Instapoetry

From Wikipedia, the free encyclopedia
Jump to navigation Jump to search

Instapoetry is a style of poetry that emerged as a result of social media. This type of poetry is written specifically for sharing, most commonly on Instagram, but also Twitter and Tumblr. The form usually consists of short direct lines in aesthetically pleasing fonts that are sometimes accompanied by an image or drawing.[1][2]

History[edit]

Instapoetry developed as a result of poets trying to share their work to expand their readership. Writers of this "sub-genre" began using social media as their preferred method of distribution rather than traditional publishing methods. The term "instapoetry" was created by other writers trying to define and understand the new extension of "instant" poetry in a digital age.[3]

In its most basic form, Instapoetry usually consists of byte-sized verses that consider political and social subjects such as immigration, domestic violence, sexual assault, love, culture, feminism, gun violence, war, racism, LGBTQ and other social justice topics.[2][4] All of these elements are usually made to fit social media feeds that are easily accessible through applications on smartphones.[3][5][6]

Supporters[edit]

Despite challenging the structure of traditional poetry, supporters argue that while a reader can easily dismiss the simplicity of the style, Instapoetry provides a modern take on traditional poetic principles. They argue that many works by writers in the literary canon were once criticized for deviating from the standards of their time. While Instapoets may be looked down upon by academia, these writers have opened a door to poetry in a way that traditional education has failed to do.[5] Some academics appreciate the way in which it has stimulated interest in poetry.[7]

Criticism[edit]

Critics view this style of poetry as a disgrace to "real" poetry.[2][3][5] Vinu Caspar reflects on the ways Instapoetry has turned poetry into a "capitalist" endeavor. He believes that the words are emotionless and written to attract followers. The rate at which these instapoets produce new material, he argues, steals from "[p]oets who spend years honing their craft, carefully writing and rewriting every line, practicing their performance over and over...". The feeling is that instapoetry is a collection of words with little to no meaning, "under the guise of poetry." [8] Similarly, Thom Young, a poet and high school English teacher, created a "parody" Instagram page as a way to mock instapoets and their work. He states "the younger generation is mostly interested in ‘fidget-spinner’ poetry. Like they’re just scrolling on their devices, to read something instantly, while the libraries are empty. I think people today don’t want to read anything that causes a whole lot of critical thinking." The page was created to show how effortlessly anyone can become an instapoet, and to display the lack of difficulty in writing this form of poetry.[9]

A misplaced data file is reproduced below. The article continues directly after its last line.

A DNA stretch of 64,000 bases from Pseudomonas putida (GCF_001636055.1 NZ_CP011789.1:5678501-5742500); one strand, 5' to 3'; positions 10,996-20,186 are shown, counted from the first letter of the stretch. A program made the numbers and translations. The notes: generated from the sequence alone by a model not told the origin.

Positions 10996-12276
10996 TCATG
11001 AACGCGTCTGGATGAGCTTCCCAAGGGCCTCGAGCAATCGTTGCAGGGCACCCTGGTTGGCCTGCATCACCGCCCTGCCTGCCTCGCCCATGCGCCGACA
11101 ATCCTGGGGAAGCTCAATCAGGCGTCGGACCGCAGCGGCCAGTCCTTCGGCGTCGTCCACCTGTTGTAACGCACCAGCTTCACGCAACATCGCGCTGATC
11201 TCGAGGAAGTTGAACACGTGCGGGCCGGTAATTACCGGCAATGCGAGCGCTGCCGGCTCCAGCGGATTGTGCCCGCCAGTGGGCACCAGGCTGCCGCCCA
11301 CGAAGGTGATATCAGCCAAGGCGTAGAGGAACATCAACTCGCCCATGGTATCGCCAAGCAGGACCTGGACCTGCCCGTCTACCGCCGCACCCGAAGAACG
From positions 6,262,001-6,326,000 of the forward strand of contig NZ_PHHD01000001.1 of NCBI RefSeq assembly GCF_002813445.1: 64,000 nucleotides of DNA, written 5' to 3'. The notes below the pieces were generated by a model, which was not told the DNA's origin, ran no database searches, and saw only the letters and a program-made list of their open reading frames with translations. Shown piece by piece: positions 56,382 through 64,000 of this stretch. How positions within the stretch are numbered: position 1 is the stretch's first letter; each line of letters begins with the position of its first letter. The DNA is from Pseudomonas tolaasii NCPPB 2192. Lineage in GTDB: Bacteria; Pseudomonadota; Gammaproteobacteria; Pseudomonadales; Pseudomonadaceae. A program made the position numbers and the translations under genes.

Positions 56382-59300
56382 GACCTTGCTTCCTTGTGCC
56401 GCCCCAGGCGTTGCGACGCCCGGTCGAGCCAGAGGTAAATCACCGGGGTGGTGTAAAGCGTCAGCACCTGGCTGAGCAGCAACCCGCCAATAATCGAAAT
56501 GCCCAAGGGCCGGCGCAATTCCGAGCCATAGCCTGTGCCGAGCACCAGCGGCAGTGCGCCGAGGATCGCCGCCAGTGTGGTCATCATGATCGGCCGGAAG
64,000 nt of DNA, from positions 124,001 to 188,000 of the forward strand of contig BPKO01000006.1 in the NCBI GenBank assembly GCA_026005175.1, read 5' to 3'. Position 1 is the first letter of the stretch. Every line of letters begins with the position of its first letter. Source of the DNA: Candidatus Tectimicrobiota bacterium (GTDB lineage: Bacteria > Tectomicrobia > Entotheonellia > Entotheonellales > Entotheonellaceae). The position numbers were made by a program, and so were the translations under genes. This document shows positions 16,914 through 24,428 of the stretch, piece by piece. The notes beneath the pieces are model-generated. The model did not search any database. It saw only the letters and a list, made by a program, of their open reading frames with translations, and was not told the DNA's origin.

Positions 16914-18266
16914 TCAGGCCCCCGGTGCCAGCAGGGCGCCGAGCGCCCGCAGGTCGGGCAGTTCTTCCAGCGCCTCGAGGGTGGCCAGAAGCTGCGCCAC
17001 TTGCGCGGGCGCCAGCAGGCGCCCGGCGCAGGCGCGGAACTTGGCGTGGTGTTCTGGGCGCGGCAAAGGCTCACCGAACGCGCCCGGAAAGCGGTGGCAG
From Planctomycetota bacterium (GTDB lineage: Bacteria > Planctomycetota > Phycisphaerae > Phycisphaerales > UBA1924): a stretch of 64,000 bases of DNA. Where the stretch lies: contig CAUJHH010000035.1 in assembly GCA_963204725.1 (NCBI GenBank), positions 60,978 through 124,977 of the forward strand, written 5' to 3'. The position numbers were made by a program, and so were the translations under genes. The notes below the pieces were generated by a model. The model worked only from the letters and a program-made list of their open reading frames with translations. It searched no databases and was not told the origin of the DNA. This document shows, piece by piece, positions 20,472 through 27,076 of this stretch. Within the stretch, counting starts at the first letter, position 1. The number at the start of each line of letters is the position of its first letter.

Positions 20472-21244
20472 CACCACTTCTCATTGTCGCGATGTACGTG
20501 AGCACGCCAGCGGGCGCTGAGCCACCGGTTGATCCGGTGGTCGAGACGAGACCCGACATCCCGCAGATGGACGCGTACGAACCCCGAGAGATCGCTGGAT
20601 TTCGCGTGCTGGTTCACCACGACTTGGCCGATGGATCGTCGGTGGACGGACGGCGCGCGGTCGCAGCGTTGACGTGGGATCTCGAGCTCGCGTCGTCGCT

Statistics[edit]

Reading statistics show that "leisure-reading" overall in the US continues to drop. From 2004 to 2017 "Americans who read for pleasure...[have] fallen by more than 30%"[10] The drop in reading is also true for Canada, although less drastically, at around 1% per year.[11]

Looking specifically at poetry sales, however, Booknet Canada reports that "in 2016, poetry sales increased 79% over 2015, and between 2016 and 2017 the units sold increased by another 154%"[12] Similarly, in the UK Nielsen BookScan states that "...sales grew by just over 12% last year, for the second year in a row. In total, 1.3m volumes of poetry were sold in 2018, adding up to £12.3m in sales, a rise of £1.3m on 2017."[7]

Instapoets[edit]

References[edit]

  1. ^ McElwee, Molly (2017-10-31). "INSTAPOETRY - The age of scrolling literature". The Gibraltar Magazine. Retrieved 2019-04-10.
  2. ^ a b c Wilson, Carl (17 December 2017). "The Most Popular Poets in the World". The New York Times Book Review. Retrieved 18 March 2019.
  3. ^ a b c "The Legitimacy of Instapoetry: Why We Need It to Save Poetry Publishing". PUB800. 2018-10-01. Retrieved 2019-04-10.
  4. ^ Books, P. M. N. (2018-06-06). "Verse goes viral: Instagram poets shake up the literary establishment | National Post". Retrieved 2019-05-05.
  5. ^ a b c "Instapoetry - the polarizing new poetry style that is making poetry relevant again". The Odyssey Online. 2018-01-10. Retrieved 2019-04-10.
  6. ^ "Instapoetry + "Traditional" Poetry: Art Forms for the Future". Plurality Press. 27 July 2018. Retrieved May 2, 2019.
  7. ^ a b Ferguson, Donna (2019-01-21). "Poetry sales soar as political millennials search for clarity". The Guardian. ISSN 0261-3077. Retrieved 2019-05-05.
  8. ^ Casper, Vinu (2018-04-13). "Challenging the insta-poet community". Vanguard. Retrieved 2019-05-05.
  9. ^ "Why this poet is posting meaningless verse on Instagram". PBS NewsHour. 2017-06-12. Retrieved 2019-05-05.
  10. ^ ingraham, Christopher (June 29, 2018). "Leisure reading in the U.S. is at an all-time low". The Washington Post. Retrieved May 7, 2019.
  11. ^ Rowe, Adam. "Canadian Reading Habits Say A Lot About The Future Of Books". Forbes. Retrieved 2019-05-12.
  12. ^ "Poetry sales increase again in 2017". BookNet Canada. Retrieved 2019-05-05.
  13. ^ "Arch Hades: James Hand meets InstaPoet Arch Hades". BBC Radio. 14 February 2019. Retrieved 5 February 2020.
  14. ^ "rupi kaur (@rupikaur_) • Instagram photos and videos". www.instagram.com. Retrieved 2019-05-05.
  15. ^ "ATTICUS (@atticuspoetry) • Instagram photos and videos". www.instagram.com. Retrieved 2019-05-05.
  16. ^ "amanda lovelace (@ladybookmad) • Instagram photos and videos". www.instagram.com. Retrieved 2019-05-05.
  17. ^ "Tyler Knott Gregson (@tylerknott) • Instagram photos and videos". www.instagram.com. Retrieved 2019-05-05.